The Boston Globe from Boston, Massachusetts on December 31, 1976 · 18
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The Boston Globe from Boston, Massachusetts · 18

Boston, Massachusetts
Issue Date:
Friday, December 31, 1976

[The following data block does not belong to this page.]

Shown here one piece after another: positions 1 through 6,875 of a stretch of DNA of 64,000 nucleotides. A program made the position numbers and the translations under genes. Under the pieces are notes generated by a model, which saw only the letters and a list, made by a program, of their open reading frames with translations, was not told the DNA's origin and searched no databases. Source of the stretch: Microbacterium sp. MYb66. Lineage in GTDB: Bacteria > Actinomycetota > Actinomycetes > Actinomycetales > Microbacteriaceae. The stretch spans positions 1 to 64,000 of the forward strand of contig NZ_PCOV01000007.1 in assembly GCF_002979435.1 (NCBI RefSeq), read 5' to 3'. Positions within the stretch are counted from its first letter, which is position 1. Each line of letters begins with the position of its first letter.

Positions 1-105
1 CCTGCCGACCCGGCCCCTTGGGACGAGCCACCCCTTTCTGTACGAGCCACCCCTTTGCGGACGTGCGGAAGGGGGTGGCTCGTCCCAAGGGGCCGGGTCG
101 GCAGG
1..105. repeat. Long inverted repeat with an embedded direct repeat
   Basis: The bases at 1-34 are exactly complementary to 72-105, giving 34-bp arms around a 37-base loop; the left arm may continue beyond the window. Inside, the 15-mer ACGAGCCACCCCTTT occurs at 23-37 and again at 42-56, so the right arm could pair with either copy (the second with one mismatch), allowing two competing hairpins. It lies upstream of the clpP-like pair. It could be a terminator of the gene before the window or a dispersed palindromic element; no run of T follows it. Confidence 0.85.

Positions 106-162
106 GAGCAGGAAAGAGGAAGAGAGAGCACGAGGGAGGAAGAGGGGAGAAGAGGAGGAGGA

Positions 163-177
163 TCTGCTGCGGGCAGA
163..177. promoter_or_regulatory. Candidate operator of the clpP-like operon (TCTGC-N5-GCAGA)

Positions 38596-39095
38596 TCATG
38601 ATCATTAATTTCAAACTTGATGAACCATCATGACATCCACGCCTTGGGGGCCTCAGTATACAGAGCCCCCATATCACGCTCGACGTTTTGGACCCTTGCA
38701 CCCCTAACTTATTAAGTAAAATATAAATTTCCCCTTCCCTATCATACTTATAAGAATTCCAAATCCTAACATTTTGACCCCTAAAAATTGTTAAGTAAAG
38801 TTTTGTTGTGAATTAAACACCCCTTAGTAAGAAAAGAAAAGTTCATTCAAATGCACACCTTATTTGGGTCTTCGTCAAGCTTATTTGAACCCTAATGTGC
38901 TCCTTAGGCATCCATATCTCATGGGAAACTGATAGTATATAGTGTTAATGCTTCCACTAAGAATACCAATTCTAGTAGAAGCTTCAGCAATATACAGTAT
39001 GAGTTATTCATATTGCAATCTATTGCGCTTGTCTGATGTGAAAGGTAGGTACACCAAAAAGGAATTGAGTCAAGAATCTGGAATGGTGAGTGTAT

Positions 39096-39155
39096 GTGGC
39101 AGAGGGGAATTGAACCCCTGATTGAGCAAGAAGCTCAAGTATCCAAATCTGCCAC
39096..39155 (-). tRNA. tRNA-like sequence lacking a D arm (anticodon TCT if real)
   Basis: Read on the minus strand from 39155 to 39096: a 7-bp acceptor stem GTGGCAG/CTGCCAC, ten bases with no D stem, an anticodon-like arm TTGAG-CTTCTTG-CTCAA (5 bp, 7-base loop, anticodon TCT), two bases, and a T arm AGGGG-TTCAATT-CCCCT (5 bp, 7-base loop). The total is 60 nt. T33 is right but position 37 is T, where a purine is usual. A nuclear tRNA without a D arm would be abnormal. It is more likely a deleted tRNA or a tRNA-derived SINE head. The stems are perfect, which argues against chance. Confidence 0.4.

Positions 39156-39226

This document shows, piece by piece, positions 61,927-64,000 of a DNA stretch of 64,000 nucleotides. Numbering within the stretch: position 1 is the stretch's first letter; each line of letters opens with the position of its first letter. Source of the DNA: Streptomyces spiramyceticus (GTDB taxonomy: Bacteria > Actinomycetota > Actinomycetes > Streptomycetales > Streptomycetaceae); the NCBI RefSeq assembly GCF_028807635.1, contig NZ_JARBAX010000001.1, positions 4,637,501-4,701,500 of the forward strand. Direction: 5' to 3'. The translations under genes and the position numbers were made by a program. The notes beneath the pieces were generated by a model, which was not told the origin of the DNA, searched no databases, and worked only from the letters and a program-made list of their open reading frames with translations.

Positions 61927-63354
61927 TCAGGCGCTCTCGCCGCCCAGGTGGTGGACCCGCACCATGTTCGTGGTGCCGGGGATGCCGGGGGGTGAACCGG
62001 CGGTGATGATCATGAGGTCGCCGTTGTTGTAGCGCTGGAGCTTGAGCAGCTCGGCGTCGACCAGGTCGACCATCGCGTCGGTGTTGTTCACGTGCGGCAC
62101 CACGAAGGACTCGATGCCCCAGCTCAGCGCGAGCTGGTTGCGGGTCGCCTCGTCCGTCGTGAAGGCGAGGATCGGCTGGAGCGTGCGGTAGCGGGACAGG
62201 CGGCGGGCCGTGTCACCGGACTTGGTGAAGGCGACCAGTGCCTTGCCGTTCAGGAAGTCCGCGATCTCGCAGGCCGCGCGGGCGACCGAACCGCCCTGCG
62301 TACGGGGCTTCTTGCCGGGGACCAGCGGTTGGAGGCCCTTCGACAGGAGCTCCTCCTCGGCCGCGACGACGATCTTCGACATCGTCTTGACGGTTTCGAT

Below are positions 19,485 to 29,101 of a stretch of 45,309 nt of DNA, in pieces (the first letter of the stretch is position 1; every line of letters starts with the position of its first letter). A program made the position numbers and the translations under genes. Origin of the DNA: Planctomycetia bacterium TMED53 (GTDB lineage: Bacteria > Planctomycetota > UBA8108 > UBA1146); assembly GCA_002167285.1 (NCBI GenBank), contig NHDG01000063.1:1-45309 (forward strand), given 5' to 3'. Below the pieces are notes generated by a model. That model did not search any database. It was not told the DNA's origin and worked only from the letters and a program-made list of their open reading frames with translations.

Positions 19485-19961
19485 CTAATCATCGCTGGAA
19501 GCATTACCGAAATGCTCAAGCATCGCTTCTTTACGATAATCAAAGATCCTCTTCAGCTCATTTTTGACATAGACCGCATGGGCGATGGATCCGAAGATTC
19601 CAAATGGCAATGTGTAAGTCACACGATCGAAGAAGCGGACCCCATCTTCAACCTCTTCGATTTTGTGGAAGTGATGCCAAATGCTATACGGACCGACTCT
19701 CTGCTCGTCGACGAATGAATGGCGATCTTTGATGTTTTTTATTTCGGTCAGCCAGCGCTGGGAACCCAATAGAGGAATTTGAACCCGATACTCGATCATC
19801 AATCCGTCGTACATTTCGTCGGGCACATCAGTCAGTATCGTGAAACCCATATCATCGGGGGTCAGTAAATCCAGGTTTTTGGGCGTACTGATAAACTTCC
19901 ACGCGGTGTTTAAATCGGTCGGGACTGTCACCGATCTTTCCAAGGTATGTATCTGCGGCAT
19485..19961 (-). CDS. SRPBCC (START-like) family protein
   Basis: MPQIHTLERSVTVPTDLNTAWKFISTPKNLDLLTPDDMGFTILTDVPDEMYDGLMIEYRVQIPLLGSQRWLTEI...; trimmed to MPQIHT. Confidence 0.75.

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It's been a painful year for the Celtics - -? V :-T 1 i - . . 18 Boston Evening Globe" Friday, December 31, 197S SporTViewJACK CUAIC - .' Oh Sugar GIi. 5 fouls up on Bowl ; The folks at Ch. 5. w here sports is far from underprivileged, will not get the new year off to a good start. In fact, it will be a bizarre beginning. Would you believe that tomorrow's Sugar Bowl, this year the most attractive of the New Year's games, will be delivered on a one-hour delayed basis on Ch. 5? While the game kicks off at 1. p.m. everywhere else in the country, around here the action will not begin until 2. The cause of the delay increases the foolishness, too. The game will give way to the two-hour Rose Bowl parade that will start live at 11:30. And the parade will be on Ch. 5 despite the fact that it also will be on Channels 4 and 7 simultaneously., - The effect of Ch. 5's decision will be to place the Sugar Powl clash between No. 1-ranked Pittsburgh and Georgia head-to-head with Maryland vs. Houston in the Cotton Bowl on Ch. 7. i The explanation by Ch. 5 GM Bob Bennett focuses on the fact that the station was not aware of the switch from the New Year's Eve Sugar Bowl telecasts of recent years to New Year's Day until after a commitment had been made to the parade telecast and, crucially, local sponsors. None of the more than 200 other network affiliates around the country could make that statement, says Bob Reish of ABC in New York, where the Ch. 5 decision against live football was judged as dazzling in a scary sort of way. The Sugar Bowl will be carried live on both Channels 6 and 9 and can be heard on WHET radio as it happens. v- Over at Ch. 4 another mystifying bumping of sports will take place Sunday as NBC's opening college basketball twinbill is bounced. So those multiplying promotions heard during the football season, including during the Patriots-Raiders telecast, were misleading. i. Instead, Ch. 4 will provide syndicated and profitable programming Sunday until 3:30, when it will carry the East-West Shrine game, where Joe Yukica will coach the Atlantic squad.. Meanwhile, the Michigan-South Carolina and UCLA-Houston basketball action will be on Ch. 10, starting at 1 p.m., with Ch. 38 picking up the second game at 4. The Rose Bowl game, Michigan vs. USC, is due for a 5 o'clock kickoff tomorrow on Ch. 4, with the Orange Bowl, (Colorado vs. Ohio State) at 8. :J There will be two college football clashes Sunday in addition to the East-West game. The American Bowl will be on Ch. 38 at 1, where at halftime the ultimate hero, the greatest football player of all time, will be declared. And at 3 o'clock on Ch. 7 it will be the Sun Bowl, Texas A&M vs. Florida. There is a local element. Ned Martin will broadcast the game on radio but, alas, the CBS affiliate, WEEL is passing it up. ' - The Sun Bowl will be preceded by the NBA opener, 76ers vs. Nets, with Dr. J having changed sides since the game was scheduled by CBS. Superstars returns on Ch. 5 Sunday at 2, with a novel concept, competition among retired athletes. Bob Cousy tries, but fails in the taped program. And if it's not too lale it hardly ever is tune in the Peach Bowl today, on Ch. 38 at 2. And count down the Bicentennial Year tonight with the As'tro-Bluebonnet Bowl at 8, same station.. mmmsmmmm Sir i X & 7" ? BOB LANIER: He's talking sabbatical. (AP photo) Lanier,Wilkes hit by 'Cowens fever' From Wire Services Bob Lanier, upset at the increasing amount of dissension evident on the Pistons, has said he just might follow j.Dave Cowens's cue and take an extended leave of absence ? from basketball. i And the Warriors' Jamaal Wilkes, the NBA's Rookie of the Year in 1974-75, says he is not looking beyond this J season. I "I'm not saying it's any one player," Lanier said following Wednesday night's 120-111 victory over Portland in jwhich he outscored Bill Walton, 40-14,. and grabbed 14 irebounds, "but us, as a unit, the players', the coaches and the trainer, have to get our stuff together. "My eyes are starling to twitch from just nerves and j right now1 I'm about at the point where I just might take a J rest, you know, just' like Cowens. I'm thinking about the (same thing.; That's how serious the situation is." The Pistons, playing their best ball in a number of jyears, are currently in second place in the Midwest Division. However, the squad is loaded with many high-salaried athletes and coach Herbie Brown has had trouble placating . players with sufficient playing time to suit their egos.' Wilkes, Rookie of the Year in 1974-75 doesn't want to sound harsh or abrupt and says he isn't using his pitch as a lever to extract a bigger contract from the Warriors, but he is seriously considering retiring. He simply doesn't feel the compensation is worth the demands it makes on his life. During a recent practice session, he said. "There are ,ccrtain things in life you cannot put a dollar value on. I'm (going to be a father soon.'I don't want to miss my child 'saying his first word, taking his first slop. I don't want to miss my child growing up," ; Wilkes said he is not trying to make an issue out of it. (And, if anybody asks, he considered quitting long before Cowens abruptly left the Celtics. Wilkes said he probably won't make a final decision ' unui me season is over. Reflecting various degrees of anxiety in this Cowens-less year are (left to right) Jo Jo White, Steve Kuberski and Tom Boswell. (Globe photos by Stan Grossfeld) ! By John Powers 1 - Globe Staff OAKLAND If you were hoping he'd be back by the middle of January, after they'd taken down the Christmas decorations in Kentucky and after the itch to play again had returned, you Would have looked forward to the rest of this trip. Beating Golden State here Sunday afternoon would make what happens in Portland and Seattle next week immaterial. And failing thatr there's always Buffalo at the end and the Braves are having trouble beating anybody . . anywhere. Take them both and it's a split, and together with Philadelphia's losses in Texas ... The only problem is that David Cowens says he's not coming back until Buzzards Bay next September. Which means that the Celtics live with what they have 11 men in varying stages of health until April. Or hopefully a few weeks later. And what they have began to show the strain this week. The 134-105 giggler at Los Angeles could be shrugged off as a natural hazard of a 10-game road swing. What-happened at Phoenix, when Boston watched a 14-point lead crumble the moment it went to the bench, told a lot more. Without Cowens, seven-man basketball becomes a necessity. When the Celtics play it well, as they did at Denver last Sunday, they can be devastating. When they don't... "We did well against Denver with seven men," Hein-sohn says. '"But we're ground down. We were getting an effort out of the two centers considering them as one thv' two forwards, the two guards, and John Havlicek. "But as soon as Havlicek started hurting, we started having troubles. Now, there are only four guys who are playing consistently." Sidney Wicks, Curtis Rowe, Charlie Scott, Jo Jo White. They averaged 42 minutes apiece at Phoenix, even though CELTICS ARE LIMPING AN ANALYSIS Scott and White were 7-for-23 at halftime. Cold as they were, the bench was worse. You don't need a weatherman to tell you which way the wind will blow come February and March if that trend continues and Philadelphia and New York get the hearts ticking regularly in their monsters. So, as the Celtics arrived here for two days of workouts yesterday evening, they had at least five dilemmas nipping at their heels. THE ABSENCE OF. COWENS - The erratic rebounding, the defensive leaks inside, the problems with the break ... all of them can be traced back to this. "The plays they run for him, and the options off of them the 69 and the 64 and the 6," Suns coach John MacLeod says. "They're all for Dave." It has taken three men Wicks, Tom Boswell and Jim Aid to replace him, and the burdens on White and Scott have been heavy. When Cowens left, some viewed it as a blessing in disguise, figuring his absence would force the Celtics into a healthy diversity that would make Boston unstoppable once he returned. Treading water for a while could be beneficial. But who expected it would be for six months' HAVLICEK AND THE KNEE A glance at the last three box scores tells you everything you need to know. 2-for-12, 4-for-12, l-for-12. John Havlicek does not shoot those figures on sound legs. The left knee, a problem since Thanksgiving, is sabotaging him. "When you shoot, you get your power from your legs," he says. "And when I jump ..." Havlicek guve a hop as though his ankles were tied together. "It's like this." His playing time has dwindled from 38 minutes in Cleveland to '23 in Phoenix. And Heinsohn is going to talk to Havlicek this morning to figure out a solution. "I intend on sitting down and talking to him.and find- j ing out what we can do," Heinsohn says. "He's struggling. He's not John Havlicek. The doctors don't want "him to i practice. They were pessimistic that he'd even jRwsh out! the season. The other night in LA, once it was out:of reach, I wanted to take him out and rest him. And he saidyhey, I'm not in shape, let me go back in." . THE ALTERNATING PIVOT A nice idea,, with Ard's experience and Boswell's enthusiasm. But:Afd's elbow is still bothering him. And Boswell hasn'ifulfilled Heinsohn's expectations, "Jimmy is giving us Jimmy Ard's game. But Boswell is terribly off. I'm really disappsMjted in I : him the last 10 days. He's not even coming close.".:-; The combined LA-Phoenix stats for both men were ' depressing.. 13 points, 19 rebounds. But there, are no j options, now that Cowens is 'gone. Moving Wick"to the pivot merely shifts the problem to the corner. A trade seems I unlikely. "Who's gonna give you a center?" Heinsohn ' wonders. "We went through that with Russell and we ' ended up with Finkel." THE, BENCH - Losing Havlicek deprives them of two men. and with Steve Kuberski still recovering from ppIIh. litis in his foot, nobody else has come forward. "We'y gotta i have the confidence of people coming in and doin'gnhe job," Heinsohn says. "Sometimes they're doing it ... " More ! recently, they're not. Kevin Stacom has been spotty as a ! third guard. And neither Fred Saunders nor Norm'Cook has i seen much time. Heinsohn experimented with both of them as starters, but that required a healthy Havlicek coming off ' the bench with Rowe. That idea might be tried again, f- out of necessity. ' ' . u .C- i INJURIES The minor things have mostly cleared up, and both Ard and Kuberski are at least available for duty. ' But White's foot continues to bother him. And Havlicek's" , knee forgetting the Big Red One is the key to what ,' happens the rest of the way. .'.. j Walton limps off the court, and the Bucks take off Associated Press MILWAUKEE If coach Jack Ramsay had chosen to cite excuses for what had happened to his Portland Trail Blazers last night, he needn't have looked far. The biggest reason of all 6-foot-ll Bill Walton hunched on a stool in front of his dressing room cubicle, grimacing as he clutched Jiis iced and heavily taped right knee. Walton, the NBA's leading rebounder and shot blocker, its 14th ranked scorer and eighth most proficient field goal shooter, bruised the knee when he lost his balance and fell after missing a stuff shot 314 minutes into Portland's game with the Milwaukee Bucks. He tried to continue, but sat down for good after five minutes. And with three Portland regulars out with injuries, the Bucks, only team in the NBA yet to show double figures in the victory column, rolled over the Pacific Division-leading Blazers 127-107. , Walton limped badly after the game, and precautionary x-rays were planned. "I don't know what happened. All I know is I hurt my leg pretty bad," said Walton, healthy for the Blazers' previous 34 games and finally playing with the brilliance that had made him an All-America at UCLA. Frequent injuries had slowed his development in his previous two NBA seasons. Junior Bridgeman's 24 points he is averaging 20.2 in his last seven games led seven Bucks in double scoring figures as they topped their previous single game season high by one point. It was their fifth victory in six games and they are 6-11 since Don Nelson succeeded Larry Costello as head coach Nov. 22. Nelson said Walton's early departure hadn't significantly altered the Bucks' game plan. That essentially involved a free wheeling running attack and high pressure team defense, concepts Nelson has taught 'since he took over and which the Bucks finally show signs of grasping. "We kept running," Nelson said. "We didn't run many plays. We just played ' basketball. I wouldn't have changed that much (had Walton not been hurt). Maybe we would have run more set plays that we know will work against him, but basically our game plan was the same." Also missing the game with respective groin and ankle injuries were Blazer regulars Maurice Lucas, their No. 2 scorer and rebounder, and Dave Twardzik, their best defensive guard and a .613 field goal shooter. And because Lucas, a forward, also is the Blazers' backup center, rookie center Robin Jones had to play 32 minutes, his most extensive action of the season. Super pain for Patriots By Lesley Visser Globe Staff Another group of season-ticket holders is up in arms. Several weeks ago, the Patriots sent a letter to season-ticket holders stating that 600 Super Bowl tickets would be sold on a one-to-one basis. This meant one Super Bowl ticket for each season ticket. Naturally, it was understood it was on a first-come, first-served basis. However, the tickets were gone by the time the 12th person in line at Schaefer Stadium reached the window yesterday. And assistant general manager Jim Valek claims that, as of late yesterday afternoon, he was uncertain who got the bulk of the tickets. The NFL gives 1000 tickets to each team not participating in the Super Bowl. According to Valek, the Patriots decided to save 600 for season-ticket holders. However, after the team officials and players bought their tickets, less than 600 were- left. Last night, the Patriots said they had come up with enough tickets' so that each customer who was in-line with a number would be able to purchase a pair of Super Bowl tickets. Those persons should contact the Patriots office today. Charlie Dyer was the first season ticket holder in line to be turned down. Every person who received the initial letter was told that he 6c! she must appear and would receive a',p9)S-ber upon arrival. Dyer's letters-was numbered 15. mm n-. According to Dyer, Peter PajE.'Bus Co. bought the first 96 tickets and" Jhe next three eligible buyers, numbers two, three and four, were not iri.'luie. Mir VflC Peter Pan Tours manager Donald Lake confirmed that Peter Pan owns 96 season tickets, "and we have fof.the past eight to 10 years." The question remains, why did the Patriots say they would offer 600 seats for sale when they didn't have- that many seats to sell? .1 1.1V I t el-1 -5- MIL KOUNDUP North Stars tie Canadiens From Wire Services Ernie Hicke's second goal with 56 seconds left gave the .North Stars a 5-5 tie with the Canadiens at Montreal last night. The left winger's shot from 35 feet out went bt twecn the legs of nctminder Ken Dryden. Minnesota had led, 3-1, after two periods. FLYKK.S.2-0 Bobby Clarke fired in a second-period power play goal and Andre Dupont added an unassisted score in the third period to support goalie Wayne Stephenson's first shutout as the streaking Philadelphia Flyers blanked the Kings, 2-0, in Los Angeles. SAFE BOATING COURSE WEYMOUTH - A fr 10-wnk, 10-lcs- ' on "Boating Skills & Seamanship" course will start Jan. 4 at 7:30 PM, Room 021, South High School, 360 Pleasant street, South Weymouth, sponsored by the Weesaguaset Flotilla ot the USCG Auxiliary. ("What's happening on Salem Common? NEW YEAR'S DAY FOOTBALL SPECIAL! SEE ALL THE COLORFUL ACTION OF THE SUGAR BOWLCOTTON BOWLROSE BOWLORANGE BOWL HOTEL ROOM WITH COLOR TV 1 P.M.11 P.M. LARGE CARD TABLE WITH PLAYING CARDS r A err SUM n w-m-w ATiirn tnr-w Alf All . vugs vulu occn w wmcn dev., alsv ) ABLE. YM V JOC00 Wllh I S BASED ON 4 PERSONS $5.00 EACH. ADDITIONAL PERSON (INCLUDES 1 6-PK. BEER PER PERSON) RESERVE NOW CALL 744-4080 the Hawthorn Right On Salem Common J aaiem Massachusetts oiao ci i-im-wav r wmmm 4 )MNeVtMilMaV'toMfl